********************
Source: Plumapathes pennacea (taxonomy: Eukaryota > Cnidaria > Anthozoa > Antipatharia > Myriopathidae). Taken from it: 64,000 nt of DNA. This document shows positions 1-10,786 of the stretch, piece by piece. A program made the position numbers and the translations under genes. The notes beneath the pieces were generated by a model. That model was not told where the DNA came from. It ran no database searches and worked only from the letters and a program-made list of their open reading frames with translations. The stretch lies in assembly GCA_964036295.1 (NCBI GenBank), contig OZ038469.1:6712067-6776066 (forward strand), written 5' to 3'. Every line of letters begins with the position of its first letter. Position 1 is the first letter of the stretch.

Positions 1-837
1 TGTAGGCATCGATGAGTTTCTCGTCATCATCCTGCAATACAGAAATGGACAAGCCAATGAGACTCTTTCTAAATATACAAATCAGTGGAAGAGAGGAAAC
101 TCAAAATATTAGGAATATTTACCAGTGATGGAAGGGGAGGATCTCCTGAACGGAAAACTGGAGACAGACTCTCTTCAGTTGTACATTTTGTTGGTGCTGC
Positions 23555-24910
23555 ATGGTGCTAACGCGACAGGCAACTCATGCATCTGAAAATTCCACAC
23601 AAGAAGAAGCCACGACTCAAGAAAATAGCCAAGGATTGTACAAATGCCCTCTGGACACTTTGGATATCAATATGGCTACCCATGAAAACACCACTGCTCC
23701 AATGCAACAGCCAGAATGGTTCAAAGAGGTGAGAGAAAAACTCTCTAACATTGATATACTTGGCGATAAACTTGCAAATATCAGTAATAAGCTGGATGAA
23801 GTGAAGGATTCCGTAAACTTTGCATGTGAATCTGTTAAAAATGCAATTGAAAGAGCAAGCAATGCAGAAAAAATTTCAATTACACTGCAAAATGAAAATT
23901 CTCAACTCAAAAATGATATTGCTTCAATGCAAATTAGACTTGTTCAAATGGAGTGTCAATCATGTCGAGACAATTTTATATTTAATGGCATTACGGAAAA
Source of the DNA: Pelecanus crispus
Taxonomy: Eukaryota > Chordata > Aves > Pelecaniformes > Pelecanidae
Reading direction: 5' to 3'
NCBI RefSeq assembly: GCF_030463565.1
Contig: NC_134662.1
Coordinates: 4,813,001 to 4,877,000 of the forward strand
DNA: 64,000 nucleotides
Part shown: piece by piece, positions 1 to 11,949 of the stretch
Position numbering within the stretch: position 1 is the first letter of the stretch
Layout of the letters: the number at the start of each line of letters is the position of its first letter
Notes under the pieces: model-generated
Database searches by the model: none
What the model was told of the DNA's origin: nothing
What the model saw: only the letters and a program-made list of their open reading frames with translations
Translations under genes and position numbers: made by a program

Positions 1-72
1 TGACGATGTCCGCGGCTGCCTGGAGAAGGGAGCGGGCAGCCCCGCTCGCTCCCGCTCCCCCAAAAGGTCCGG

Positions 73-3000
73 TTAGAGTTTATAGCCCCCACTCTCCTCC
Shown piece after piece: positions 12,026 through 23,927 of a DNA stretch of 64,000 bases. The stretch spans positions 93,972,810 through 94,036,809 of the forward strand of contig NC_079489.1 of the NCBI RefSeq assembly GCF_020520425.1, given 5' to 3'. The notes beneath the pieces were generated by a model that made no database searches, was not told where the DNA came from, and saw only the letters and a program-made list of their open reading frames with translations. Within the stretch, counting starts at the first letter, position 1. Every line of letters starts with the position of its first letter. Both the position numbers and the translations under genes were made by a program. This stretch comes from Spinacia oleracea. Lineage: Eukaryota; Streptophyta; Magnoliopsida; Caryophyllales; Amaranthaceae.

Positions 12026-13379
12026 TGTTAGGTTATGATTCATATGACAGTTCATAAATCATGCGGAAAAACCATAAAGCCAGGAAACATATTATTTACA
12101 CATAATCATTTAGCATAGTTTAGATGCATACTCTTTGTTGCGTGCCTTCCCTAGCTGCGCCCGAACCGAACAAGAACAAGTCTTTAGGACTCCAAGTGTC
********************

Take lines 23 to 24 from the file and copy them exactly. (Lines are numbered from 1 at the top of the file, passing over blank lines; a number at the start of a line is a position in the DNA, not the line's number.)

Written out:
What the model was told of the DNA's origin: nothing
What the model saw: only the letters and a program-made list of their open reading frames with translations